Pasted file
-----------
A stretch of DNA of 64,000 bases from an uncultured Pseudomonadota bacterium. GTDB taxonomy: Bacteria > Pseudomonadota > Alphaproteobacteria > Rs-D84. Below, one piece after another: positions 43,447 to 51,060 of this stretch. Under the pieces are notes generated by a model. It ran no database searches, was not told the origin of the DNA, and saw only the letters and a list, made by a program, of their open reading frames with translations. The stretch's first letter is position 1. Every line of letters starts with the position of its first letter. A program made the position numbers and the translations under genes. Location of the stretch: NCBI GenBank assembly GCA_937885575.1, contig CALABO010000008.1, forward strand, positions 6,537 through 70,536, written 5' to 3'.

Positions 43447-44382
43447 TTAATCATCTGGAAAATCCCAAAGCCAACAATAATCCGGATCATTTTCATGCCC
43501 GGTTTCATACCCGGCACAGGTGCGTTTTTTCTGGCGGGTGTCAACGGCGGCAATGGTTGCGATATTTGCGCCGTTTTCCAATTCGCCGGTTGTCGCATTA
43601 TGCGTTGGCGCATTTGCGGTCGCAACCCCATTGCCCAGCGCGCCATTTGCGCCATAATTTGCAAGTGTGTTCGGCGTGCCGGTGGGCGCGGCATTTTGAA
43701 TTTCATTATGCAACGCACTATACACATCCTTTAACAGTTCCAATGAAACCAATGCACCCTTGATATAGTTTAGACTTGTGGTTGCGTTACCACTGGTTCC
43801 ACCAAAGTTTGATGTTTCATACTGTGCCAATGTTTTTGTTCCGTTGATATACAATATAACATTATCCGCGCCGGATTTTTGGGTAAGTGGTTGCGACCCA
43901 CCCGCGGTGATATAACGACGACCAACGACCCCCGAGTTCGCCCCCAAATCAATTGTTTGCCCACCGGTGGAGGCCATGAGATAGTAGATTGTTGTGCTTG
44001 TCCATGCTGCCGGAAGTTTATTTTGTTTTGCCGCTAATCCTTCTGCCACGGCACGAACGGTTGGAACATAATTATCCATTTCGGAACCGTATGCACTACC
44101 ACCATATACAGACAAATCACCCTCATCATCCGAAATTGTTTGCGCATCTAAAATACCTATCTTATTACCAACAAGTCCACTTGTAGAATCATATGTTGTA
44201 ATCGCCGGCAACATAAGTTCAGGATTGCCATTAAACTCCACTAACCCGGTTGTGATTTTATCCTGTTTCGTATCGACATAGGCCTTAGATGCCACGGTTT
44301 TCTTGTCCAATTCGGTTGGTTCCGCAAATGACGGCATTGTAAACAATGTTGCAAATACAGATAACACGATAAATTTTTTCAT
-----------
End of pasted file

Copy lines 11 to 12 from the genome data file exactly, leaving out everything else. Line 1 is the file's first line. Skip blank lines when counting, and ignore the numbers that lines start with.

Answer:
44201 ATCGCCGGCAACATAAGTTCAGGATTGCCATTAAACTCCACTAACCCGGTTGTGATTTTATCCTGTTTCGTATCGACATAGGCCTTAGATGCCACGGTTT
44301 TCTTGTCCAATTCGGTTGGTTCCGCAAATGACGGCATTGTAAACAATGTTGCAAATACAGATAACACGATAAATTTTTTCAT